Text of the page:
Title

Post-release recovery and behavior of Pacific sailfish (Istiophorus platypterus) in the Eastern Tropical Pacific

Location

HCNSO Guy Harvey Oceanographic Center Nova Southeastern University

Start

2-11-2020 9:30 AM

End

2-11-2020 9:45 AM

Type of Presentation

Oral Presentation

Abstract

The Eastern Tropical Pacific is widely considered to be one of the world’s best fishing locations for istiophorid billfish, including the Pacific sailfish (Istiophorus platypterus). As such, substantial recreational fishing effort has developed in the region in recent years, contributing significantly to local economies. In an effort to maintain high catch rates, countries in the region have imposed regulations requiring catch and release only practices for recreational billfish fisheries. Although studies thus far have documented low post-release mortality estimates for sailfish, animals in these fisheries are subjected to exhaustive exercise and stress before release which can have subsequent fitness impacts on their immune system function, growth, and reproduction, termed sub-lethal effects. Therefore, obtaining accurate estimates of post-release recovery time is an important component of assessing the success of catch and release as a management practice. Using a novel, custom-made, high-resolution acceleration data logger and video camera tag package, we measured the post-release recovery period and behavior of Pacific sailfish (n = 9) off the Pacific coast of Panama for periods of 6–67 h after angling fight times ranging from 4–14 min (mean: 7 ± 0.02 min). Animal-borne-video enabled the validation of behavioral signatures from acceleration data and recorded interactions with potential prey and conspecifics. Using metrics to quantify tailbeat activity calculated from tri-axial sensor data, results suggest the recovery period for Pacific sailfish after catch and release may be shorter than previous estimates using time-depth recorders alone (hours rather than days). This is the first study to use tailbeat activity to estimate the post-release recovery period of Pacific sailfish and suggests that catch and release can be an effective practice to conserve and sustain sailfish populations in the Eastern Tropical Pacific.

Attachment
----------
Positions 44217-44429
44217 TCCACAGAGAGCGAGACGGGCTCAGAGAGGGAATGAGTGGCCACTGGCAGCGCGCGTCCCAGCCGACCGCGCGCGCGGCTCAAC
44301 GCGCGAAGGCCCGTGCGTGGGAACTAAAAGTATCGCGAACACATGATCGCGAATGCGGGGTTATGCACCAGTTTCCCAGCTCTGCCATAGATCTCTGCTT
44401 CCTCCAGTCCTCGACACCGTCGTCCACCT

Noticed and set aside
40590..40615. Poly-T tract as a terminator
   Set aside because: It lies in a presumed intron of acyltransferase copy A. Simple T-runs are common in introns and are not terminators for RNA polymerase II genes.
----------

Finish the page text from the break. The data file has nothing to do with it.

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Feb 11th, 9:30 AM Feb 11th, 9:45 AM

Post-release recovery and behavior of Pacific sailfish (Istiophorus platypterus) in the Eastern Tropical Pacific

HCNSO Guy Harvey Oceanographic Center Nova Southeastern University

The Eastern Tropical Pacific is widely considered to be one of the world’s best fishing locations for istiophorid billfish, including the Pacific sailfish (Istiophorus platypterus). As such, substantial recreational fishing effort has developed in the region in recent years, contributing significantly to local economies. In an effort to maintain high catch rates, countries in the region have imposed regulations requiring catch and release only practices for recreational billfish fisheries. Although studies thus far have documented low post-release mortality estimates for sailfish, animals in these fisheries are subjected to exhaustive exercise and stress before release which can have subsequent fitness impacts on their immune system function, growth, and reproduction, termed sub-lethal effects. Therefore, obtaining accurate estimates of post-release recovery time is an important component of assessing the success of catch and release as a management practice. Using a novel, custom-made, high-resolution acceleration data logger and video camera tag package, we measured the post-release recovery period and behavior of Pacific sailfish (n = 9) off the Pacific coast of Panama for periods of 6–67 h after angling fight times ranging from 4–14 min (mean: 7 ± 0.02 min). Animal-borne-video enabled the validation of behavioral signatures from acceleration data and recorded interactions with potential prey and conspecifics. Using metrics to quantify tailbeat activity calculated from tri-axial sensor data, results suggest the recovery period for Pacific sailfish after catch and release may be shorter than previous estimates using time-depth recorders alone (hours rather than days). This is the first study to use tailbeat activity to estimate the post-release recovery period of Pacific sailfish and suggests that catch and release can be an effective practice to conserve and sustain sailfish populations in the Eastern Tropical Pacific.